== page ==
We started of this week’s session by looking at the recent Soyuz rocket launch which was to send two people to the ISS. During the launch one of the booster rockets failed and the launch had to be aborted. Both crew members, astronaut Nick Hague and cosmonaut Aleksey Ovchinin, escaped without injuries.
Official astronaut portrait of Tyler (Nick) Hague – Blue Flight Suit Picture. Photo Date: January 13, 2014. Location: Building 8, Room 183 – Photo Studio. Photographer: Robert Markowitz
We then continued to work on our pictures and messages for the Mission Zero Challenge. I made a video of some of the work we did, but it’s very hard to film LEDs so the quality is very poor.
If you want to find out more about the Soyuz incident and have another look at how to make pictures and messages with the Sense-hat LEDs my notes are here day 4.
Next Saturday we’ll start looking at Pygame Zero. See you all then.
This week we continued to play with the Sense HAT and as we’ve been mostly focusing on projects so far this year we took the opportunity to look at some of the theory behind programming.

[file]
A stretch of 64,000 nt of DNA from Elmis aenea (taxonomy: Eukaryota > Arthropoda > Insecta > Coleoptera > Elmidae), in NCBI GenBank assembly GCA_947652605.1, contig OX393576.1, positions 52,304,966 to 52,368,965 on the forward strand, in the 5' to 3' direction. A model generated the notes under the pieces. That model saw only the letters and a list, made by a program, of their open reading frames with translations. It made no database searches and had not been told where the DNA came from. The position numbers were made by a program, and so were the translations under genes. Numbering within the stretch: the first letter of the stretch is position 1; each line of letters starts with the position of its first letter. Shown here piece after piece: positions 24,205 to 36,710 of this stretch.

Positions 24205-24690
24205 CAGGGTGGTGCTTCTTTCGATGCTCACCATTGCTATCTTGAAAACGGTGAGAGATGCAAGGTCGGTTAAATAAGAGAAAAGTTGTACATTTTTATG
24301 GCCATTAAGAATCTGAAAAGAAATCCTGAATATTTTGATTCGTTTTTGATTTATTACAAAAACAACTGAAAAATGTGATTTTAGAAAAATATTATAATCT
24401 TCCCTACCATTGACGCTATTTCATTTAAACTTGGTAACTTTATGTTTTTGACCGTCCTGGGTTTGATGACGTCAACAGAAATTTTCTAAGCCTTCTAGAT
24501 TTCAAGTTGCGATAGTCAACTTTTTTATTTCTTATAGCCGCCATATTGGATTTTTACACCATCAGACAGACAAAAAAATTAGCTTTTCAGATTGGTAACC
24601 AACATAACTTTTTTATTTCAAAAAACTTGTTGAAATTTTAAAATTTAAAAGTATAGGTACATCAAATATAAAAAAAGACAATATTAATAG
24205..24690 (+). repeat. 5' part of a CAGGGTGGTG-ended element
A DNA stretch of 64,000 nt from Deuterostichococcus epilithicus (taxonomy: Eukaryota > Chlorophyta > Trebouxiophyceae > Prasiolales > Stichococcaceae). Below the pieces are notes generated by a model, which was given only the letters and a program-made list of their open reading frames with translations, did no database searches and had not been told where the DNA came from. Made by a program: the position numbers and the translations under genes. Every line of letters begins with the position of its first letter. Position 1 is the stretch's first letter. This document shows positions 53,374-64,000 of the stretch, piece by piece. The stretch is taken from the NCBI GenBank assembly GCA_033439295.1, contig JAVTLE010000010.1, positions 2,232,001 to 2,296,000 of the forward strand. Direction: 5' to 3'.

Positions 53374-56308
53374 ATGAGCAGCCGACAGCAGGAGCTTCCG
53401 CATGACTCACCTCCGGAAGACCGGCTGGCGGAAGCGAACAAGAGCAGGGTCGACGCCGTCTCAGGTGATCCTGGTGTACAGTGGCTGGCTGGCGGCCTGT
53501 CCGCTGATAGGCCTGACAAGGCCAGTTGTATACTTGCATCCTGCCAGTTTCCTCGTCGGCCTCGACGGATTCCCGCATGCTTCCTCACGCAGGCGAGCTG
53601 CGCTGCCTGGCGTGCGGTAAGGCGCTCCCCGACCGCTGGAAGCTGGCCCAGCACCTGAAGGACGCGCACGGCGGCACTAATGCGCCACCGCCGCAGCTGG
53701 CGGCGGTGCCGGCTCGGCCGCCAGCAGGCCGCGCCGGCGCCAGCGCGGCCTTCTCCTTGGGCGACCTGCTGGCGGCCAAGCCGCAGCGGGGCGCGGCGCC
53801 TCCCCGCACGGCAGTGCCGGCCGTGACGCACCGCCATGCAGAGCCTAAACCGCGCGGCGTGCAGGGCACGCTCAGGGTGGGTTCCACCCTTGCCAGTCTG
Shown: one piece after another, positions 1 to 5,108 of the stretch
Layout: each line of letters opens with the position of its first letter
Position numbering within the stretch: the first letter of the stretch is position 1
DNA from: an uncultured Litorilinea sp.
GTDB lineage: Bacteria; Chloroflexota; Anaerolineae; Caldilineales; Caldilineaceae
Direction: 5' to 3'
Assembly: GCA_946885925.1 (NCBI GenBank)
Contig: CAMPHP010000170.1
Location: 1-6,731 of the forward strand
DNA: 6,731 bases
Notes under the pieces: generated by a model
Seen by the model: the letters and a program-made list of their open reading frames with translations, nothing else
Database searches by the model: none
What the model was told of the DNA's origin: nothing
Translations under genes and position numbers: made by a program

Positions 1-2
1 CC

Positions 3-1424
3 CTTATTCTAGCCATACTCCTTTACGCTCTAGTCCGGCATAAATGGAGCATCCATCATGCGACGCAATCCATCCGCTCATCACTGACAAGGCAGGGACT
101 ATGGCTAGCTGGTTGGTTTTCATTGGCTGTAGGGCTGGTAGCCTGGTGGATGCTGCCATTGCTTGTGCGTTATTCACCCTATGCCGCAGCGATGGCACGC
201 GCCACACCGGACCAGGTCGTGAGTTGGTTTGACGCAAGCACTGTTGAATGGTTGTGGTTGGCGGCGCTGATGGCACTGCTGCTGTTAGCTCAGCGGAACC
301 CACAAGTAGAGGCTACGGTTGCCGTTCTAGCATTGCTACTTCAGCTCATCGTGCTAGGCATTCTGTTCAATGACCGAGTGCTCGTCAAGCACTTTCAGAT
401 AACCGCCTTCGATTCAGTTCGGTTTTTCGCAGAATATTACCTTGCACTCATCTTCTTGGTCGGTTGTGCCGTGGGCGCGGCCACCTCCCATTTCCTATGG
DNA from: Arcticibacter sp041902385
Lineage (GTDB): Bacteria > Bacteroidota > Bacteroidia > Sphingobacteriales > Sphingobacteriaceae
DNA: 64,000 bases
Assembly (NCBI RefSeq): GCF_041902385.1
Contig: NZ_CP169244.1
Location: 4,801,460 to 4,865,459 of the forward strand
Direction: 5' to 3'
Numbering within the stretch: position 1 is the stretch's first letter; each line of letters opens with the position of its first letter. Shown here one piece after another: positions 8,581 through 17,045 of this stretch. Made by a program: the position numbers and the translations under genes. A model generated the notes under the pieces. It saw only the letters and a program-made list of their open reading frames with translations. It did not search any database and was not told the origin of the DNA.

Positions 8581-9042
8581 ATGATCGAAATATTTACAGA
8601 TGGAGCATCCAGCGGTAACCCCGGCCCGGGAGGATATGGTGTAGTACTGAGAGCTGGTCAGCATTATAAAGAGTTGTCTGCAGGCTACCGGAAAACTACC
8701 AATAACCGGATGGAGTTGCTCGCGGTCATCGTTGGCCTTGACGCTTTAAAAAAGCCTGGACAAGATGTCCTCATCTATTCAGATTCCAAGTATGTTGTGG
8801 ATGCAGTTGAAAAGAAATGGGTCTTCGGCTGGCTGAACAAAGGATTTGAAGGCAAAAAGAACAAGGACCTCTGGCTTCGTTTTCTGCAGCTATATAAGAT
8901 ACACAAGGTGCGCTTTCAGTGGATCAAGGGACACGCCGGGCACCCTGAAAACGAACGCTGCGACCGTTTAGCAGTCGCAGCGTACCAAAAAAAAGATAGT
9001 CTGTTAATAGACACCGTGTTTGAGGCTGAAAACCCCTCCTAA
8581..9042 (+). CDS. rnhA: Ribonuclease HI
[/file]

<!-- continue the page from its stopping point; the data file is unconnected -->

We looked at how we use variables, loops and decisions in our programs and we also learned about algorithms. An algorithm is a set of rules we can use to solve a problem for example an algorithm to determine if a given year is a leap year. A year is a leap year if it is divisible by four, but not by one hundred, unless it is divisible by four hundred.
We then worked on a program which would allow us to “move” an LED around the LED matrix on the Sense HAT. You can run our code on the trinket.io Sense HAT emulator.
Dave will lead the group next week when he will cover some basic electronics.
It was great to see everybody back after the break.
I had a big box of goodies from the recent Raspberry Pi Pioneers competition. We got more swag for both teams that entered including some very nice badges and three really interesting books.
Our Zombie Trolls also got their prize for failing really well 😊. This included a Raspberry Pi, a 5” HDMI Monitor, some basic electronic components, t-shirts and an Astro Pi Sense Hat (Hat stands for ‘Hardware Attached on Top’).
The Sense HAT add-on board was specially created for the Astro Pi competition which gives kids the chance to get their code running on one of two Raspberry Pi devices that are on the International Space Station.
The board gives Astro Pi the ability to ‘sense’ and make many kinds of measurements, from temperature to movement, and to output information using a special display – the 8×8 LED matrix. We had great fun playing around with the Sense Hat and it’s definitely something we will get great use out of and maybe we could enter the Astro Pi competition and have our code running on the ISS.
We also took a look at controlling an Arduino from Unity 3D which is something that could be used for 4D/Immersive Technology type game.